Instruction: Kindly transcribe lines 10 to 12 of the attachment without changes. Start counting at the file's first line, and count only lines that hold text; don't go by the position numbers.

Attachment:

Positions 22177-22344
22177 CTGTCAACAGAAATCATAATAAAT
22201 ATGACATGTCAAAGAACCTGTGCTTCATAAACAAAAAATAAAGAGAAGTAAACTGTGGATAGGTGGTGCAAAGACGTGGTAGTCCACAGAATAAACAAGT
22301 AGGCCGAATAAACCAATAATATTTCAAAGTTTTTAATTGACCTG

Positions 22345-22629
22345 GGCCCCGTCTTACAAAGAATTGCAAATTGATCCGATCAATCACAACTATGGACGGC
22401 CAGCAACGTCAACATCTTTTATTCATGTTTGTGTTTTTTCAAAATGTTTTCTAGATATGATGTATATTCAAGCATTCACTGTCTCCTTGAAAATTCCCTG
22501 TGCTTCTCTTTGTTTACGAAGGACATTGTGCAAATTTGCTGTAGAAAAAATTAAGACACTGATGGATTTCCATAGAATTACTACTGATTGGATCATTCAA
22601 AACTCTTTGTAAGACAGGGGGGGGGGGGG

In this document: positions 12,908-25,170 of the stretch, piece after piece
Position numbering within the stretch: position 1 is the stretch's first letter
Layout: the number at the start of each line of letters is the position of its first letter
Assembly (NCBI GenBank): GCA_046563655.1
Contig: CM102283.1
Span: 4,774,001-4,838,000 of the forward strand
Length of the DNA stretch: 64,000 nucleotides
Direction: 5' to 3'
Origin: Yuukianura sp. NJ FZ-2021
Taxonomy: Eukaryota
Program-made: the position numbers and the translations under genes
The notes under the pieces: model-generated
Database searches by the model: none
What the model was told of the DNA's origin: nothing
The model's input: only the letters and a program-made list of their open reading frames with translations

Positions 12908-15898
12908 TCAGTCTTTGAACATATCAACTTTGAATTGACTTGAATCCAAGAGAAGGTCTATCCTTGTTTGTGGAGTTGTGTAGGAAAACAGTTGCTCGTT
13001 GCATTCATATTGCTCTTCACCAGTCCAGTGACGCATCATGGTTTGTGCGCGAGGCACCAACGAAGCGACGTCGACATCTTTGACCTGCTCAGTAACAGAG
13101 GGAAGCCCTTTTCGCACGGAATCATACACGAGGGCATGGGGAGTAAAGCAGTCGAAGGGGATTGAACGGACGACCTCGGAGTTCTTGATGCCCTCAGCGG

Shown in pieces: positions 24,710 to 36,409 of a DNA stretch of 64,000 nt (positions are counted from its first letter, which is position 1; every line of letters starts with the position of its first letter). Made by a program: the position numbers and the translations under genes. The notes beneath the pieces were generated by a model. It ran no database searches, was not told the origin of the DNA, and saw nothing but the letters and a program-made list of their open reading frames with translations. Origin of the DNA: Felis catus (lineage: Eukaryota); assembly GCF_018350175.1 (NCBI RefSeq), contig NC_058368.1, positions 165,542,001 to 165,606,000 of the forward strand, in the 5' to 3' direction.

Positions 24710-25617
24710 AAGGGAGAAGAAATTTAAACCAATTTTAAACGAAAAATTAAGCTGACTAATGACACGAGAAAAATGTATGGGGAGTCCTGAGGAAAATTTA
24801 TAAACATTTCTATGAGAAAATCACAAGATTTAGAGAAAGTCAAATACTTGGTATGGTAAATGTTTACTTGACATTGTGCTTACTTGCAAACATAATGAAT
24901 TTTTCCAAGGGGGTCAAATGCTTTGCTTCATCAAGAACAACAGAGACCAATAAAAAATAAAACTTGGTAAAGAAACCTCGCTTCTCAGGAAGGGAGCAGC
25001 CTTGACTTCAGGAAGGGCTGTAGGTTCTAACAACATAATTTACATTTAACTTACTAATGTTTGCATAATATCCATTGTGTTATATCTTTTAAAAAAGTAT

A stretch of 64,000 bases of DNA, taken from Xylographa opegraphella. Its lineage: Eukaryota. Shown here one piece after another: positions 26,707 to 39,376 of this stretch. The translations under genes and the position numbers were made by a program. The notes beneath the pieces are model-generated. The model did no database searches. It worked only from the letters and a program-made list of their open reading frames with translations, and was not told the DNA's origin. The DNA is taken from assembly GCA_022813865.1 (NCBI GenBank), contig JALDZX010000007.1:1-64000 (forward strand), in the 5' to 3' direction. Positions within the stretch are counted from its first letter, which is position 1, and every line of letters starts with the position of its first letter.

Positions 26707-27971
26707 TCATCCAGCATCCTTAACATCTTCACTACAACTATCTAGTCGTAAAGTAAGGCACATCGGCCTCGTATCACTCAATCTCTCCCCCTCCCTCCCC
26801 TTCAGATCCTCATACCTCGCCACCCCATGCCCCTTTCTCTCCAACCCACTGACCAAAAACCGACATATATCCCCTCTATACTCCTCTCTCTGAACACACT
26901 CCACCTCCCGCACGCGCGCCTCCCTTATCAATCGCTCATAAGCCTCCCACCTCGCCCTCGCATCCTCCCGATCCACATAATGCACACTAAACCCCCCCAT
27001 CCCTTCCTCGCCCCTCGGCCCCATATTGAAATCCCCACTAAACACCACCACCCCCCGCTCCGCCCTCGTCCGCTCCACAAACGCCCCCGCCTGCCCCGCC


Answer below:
In this document: positions 12,908-25,170 of the stretch, piece after piece
Position numbering within the stretch: position 1 is the stretch's first letter
Layout: the number at the start of each line of letters is the position of its first letter